I'm not the worst mother

I am the poet of the Body and I am the poet of the Soul,
The pleasures of heaven are with me and the pains of hell are with me,
The first I graft and increase upon myself, the latter I translate into a new tongue.
(Walt Whitman, Song of Myself, 1892)

Every day, I know I've failed. I can feel it in my bones. The dangerous, no warnings world I grew up in taught my brain to tune to the negative frequencies. My mind as an adult is bathed in adrenaline and a very motivating sense of shame. It's taken years of therapy to understand that the picture I paint at the end of the day is not realism. It is dark, devious, like one of the Black Paintings by Francisco Goya: an incomplete representation that captures the darkness of the mind, not just the negative facts in the everyday.
Then something happens: I come across a painting like the one above, left for me on the kitchen counter by my whimsical 9 year-old, who thinks, dreams, breaths music and laughter and sunlight. It seems miraculous that anyone sharing genes with me could be so fancy-free. I read the words slowly: Beauty. Freedom. Love. Peace. Everything. Even through the sudden stars of tears in my eyes, the black letters are shouting to my soul. You taught her this!, my brain screams. All that blackness, fear, pain, suffering in your life? You've transmuted the sorrow into thankfulness for joy. You've taken the fear and transformed it into an immutable longing for peace and love. And these translated whisperings of the soul? The faintly glimmering flame of hope that life can be different and perhaps even beautiful? They have whispered their way into the depths of her heart and this is the song she sings, hope and wide-spread arms flung far toward both horizons, unafraid of sunrise or sunset, sunlight or storms.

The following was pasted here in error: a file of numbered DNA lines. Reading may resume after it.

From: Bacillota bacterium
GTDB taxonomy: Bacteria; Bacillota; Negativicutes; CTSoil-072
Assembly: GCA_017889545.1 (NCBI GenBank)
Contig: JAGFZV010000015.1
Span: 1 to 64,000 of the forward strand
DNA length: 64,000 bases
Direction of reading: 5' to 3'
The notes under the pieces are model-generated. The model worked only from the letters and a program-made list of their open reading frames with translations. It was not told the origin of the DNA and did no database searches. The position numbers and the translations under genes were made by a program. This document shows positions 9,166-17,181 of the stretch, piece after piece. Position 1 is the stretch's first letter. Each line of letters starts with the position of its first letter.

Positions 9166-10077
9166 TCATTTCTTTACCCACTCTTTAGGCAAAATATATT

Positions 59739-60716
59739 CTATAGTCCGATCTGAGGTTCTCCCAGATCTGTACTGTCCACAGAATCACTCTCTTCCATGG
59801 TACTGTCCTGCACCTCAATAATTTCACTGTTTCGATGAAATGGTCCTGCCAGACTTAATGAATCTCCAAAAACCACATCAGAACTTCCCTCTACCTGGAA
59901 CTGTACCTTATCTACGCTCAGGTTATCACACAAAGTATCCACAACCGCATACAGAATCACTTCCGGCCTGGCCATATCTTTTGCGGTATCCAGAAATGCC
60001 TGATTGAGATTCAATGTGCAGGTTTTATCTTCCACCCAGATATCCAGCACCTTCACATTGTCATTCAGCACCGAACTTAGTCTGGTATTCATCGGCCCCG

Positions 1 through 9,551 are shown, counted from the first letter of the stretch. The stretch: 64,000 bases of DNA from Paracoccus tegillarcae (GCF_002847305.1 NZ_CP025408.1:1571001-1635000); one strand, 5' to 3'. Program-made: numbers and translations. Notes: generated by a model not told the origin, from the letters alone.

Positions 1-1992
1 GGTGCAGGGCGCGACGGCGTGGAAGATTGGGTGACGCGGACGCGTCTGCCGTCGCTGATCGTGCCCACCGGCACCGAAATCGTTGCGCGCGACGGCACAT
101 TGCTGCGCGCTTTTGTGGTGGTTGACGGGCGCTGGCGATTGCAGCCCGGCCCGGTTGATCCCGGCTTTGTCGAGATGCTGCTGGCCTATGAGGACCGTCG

I've spoken of this through gritted teeth: those who know the full depths of the pain proffered in this universe have unique ability to comprehend the beauty, to take each nugget of pleasure and value it, celebrate it. Locked in the inhumane routine of the psych ward in June, trying to piece together a spring season fraught with failure and old threats, I stared out the hazy safety glass at a world bathed in the summer sun. I knew I would feel the sun afresh when I walked out those doors. I didn't want it to take misery to make me appreciate life yet again. I want to remember on my own, that every day is a gift, and suffering always passes, and new seasons bring new challenges and new joys. 
I will my body to remember. Remember the significance of every small smile and momentary joy. Remember not to take it for granted. Remember that failure is often the prerequisite for success. What is it about our frail 3 pound human brains that allows us to forget this? To forget the hardest lessons of all?

And so I write. Think. Breathe. I refuse to forget that bittersweet still has sweetness and failure still has possibility and fear can be conquered. Remembering that gives me the bravery to open my eyes to each new day and believe that my scars are equalled by my sacredness and my pain is assuaged by the gifts from the universe that surround me each and every day.